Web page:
Date of Award

5-11-2015

Degree Type

Dissertation

Degree Name

Doctor of Philosophy (PhD)

Department

Chemistry

First Advisor

Dr. Donald Hamelberg

Second Advisor

Dr. Stuart Allison

Third Advisor

Dr. Maged Henary

Abstract

Cyclophilin A (CypA) is the well-studied member of a group of ubiquitous and evolutionarily conserved families of enzymes called peptidyl–prolyl isomerases (PPIases). These enzymes catalyze the cis-trans isomerization of peptidyl-prolyl bond in many proteins. The distinctive functional path triggered by each isomeric state of peptidyl-prolyl bond renders PPIase-catalyzed isomerization a molecular switching mechanism to be used on physiological demand. PPIase activity has been implicated in protein folding, signal transduction, and ion channel gating as well as pathological condition such as cancer, Alzheimer’s, and microbial infections.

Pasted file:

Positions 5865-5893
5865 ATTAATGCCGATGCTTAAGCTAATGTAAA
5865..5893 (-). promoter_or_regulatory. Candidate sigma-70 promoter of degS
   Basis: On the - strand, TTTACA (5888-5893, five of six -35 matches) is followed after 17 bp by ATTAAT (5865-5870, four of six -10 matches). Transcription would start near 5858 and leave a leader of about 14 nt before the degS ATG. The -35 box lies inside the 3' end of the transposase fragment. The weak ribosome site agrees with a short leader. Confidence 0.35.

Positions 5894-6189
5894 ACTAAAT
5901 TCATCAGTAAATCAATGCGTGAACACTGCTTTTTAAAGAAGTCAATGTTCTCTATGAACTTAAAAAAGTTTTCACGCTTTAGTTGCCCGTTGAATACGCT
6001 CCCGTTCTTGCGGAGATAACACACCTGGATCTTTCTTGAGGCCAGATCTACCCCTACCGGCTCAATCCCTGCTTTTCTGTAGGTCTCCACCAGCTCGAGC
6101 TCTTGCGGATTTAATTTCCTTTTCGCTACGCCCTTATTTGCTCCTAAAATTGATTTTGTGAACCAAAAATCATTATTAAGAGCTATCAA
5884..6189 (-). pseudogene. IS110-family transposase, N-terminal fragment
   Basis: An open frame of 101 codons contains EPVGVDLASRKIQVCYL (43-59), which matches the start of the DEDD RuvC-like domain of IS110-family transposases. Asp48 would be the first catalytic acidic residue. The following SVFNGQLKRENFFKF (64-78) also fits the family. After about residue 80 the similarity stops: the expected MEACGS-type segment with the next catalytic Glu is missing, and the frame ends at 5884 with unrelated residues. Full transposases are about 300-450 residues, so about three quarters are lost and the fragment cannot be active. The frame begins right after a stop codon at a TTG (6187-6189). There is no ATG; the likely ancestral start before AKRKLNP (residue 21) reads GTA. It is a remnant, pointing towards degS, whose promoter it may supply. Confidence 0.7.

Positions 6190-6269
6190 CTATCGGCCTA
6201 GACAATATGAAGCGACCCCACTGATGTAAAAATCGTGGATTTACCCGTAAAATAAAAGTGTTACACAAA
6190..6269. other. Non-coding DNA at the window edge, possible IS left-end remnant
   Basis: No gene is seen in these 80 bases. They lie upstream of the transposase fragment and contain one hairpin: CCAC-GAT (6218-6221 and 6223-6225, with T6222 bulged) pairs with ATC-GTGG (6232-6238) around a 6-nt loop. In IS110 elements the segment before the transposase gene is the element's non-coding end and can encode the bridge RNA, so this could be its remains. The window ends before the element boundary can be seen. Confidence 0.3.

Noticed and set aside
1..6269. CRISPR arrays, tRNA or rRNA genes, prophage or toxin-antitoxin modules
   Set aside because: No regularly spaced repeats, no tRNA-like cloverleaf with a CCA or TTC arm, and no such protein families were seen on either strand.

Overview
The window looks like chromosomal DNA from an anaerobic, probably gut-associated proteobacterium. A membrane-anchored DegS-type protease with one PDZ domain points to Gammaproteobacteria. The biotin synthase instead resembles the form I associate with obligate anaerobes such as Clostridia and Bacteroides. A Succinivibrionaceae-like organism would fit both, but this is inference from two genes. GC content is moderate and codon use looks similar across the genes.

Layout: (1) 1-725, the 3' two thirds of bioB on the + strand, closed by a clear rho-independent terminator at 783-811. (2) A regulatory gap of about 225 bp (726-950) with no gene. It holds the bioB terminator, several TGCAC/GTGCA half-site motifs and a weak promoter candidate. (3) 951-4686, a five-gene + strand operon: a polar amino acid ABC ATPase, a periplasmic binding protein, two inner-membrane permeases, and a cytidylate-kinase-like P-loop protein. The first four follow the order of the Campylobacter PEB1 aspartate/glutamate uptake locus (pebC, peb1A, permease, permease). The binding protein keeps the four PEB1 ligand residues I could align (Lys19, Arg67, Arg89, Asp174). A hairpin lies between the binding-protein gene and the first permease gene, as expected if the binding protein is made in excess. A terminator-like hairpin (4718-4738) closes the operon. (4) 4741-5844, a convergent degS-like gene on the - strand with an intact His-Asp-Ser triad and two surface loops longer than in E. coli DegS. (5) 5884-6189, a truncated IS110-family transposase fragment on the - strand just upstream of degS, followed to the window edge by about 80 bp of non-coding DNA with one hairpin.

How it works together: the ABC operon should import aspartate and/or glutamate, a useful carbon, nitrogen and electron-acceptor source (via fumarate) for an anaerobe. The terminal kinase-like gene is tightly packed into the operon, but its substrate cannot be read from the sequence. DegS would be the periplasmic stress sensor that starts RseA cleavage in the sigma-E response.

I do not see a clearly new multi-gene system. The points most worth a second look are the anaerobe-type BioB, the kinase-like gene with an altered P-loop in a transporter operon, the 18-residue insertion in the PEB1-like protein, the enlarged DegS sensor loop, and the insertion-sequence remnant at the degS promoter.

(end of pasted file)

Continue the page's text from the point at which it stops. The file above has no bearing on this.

The more than five order of magnitude speed-up in the rate of peptidyl–prolyl cis–trans isomerization by CypA has been the target of intense research. Normal and accelerated molecular dynamic simulations were carried out to understand the catalytic mechanism of CypA in atomistic details. The results reaffirm transition state stabilization as the main factor in the astonishing enhancement in isomerization rate by enzyme. The ensuing intramolecular polarization, as a result of the loss of pseudo double bond character of the peptide bond at the transition state, was shown to contribute only about −1.0 kcal/mol to stabilizing the transition state. This relatively small contribution demonstrates that routinely used fixed charge classical force fields can reasonably describe these types of biological systems. The computational studies also revealed that the undemanding exchange of the free substrate between β- and α-helical regions is lost in the active site of the enzyme, where it is mainly in the β-region. The resultant relative change in conformational entropy favorably contributes to the free energy of stabilizing the transition state by CypA. The isomerization kinetics is strongly coupled to the enzyme motions while the chemical step and enzyme–substrate dynamics are in turn buckled to solvent fluctuations. The chemical step in the active site of the enzyme is therefore not separated from the fluctuations in the solvent. Of special interest is the nature of catalysis in a more realistic crowded environment, for example, the cell. Enzyme motions in such complicated medium are subjected to different viscosities and hydrodynamic properties, which could have implications for allosteric regulation and function.

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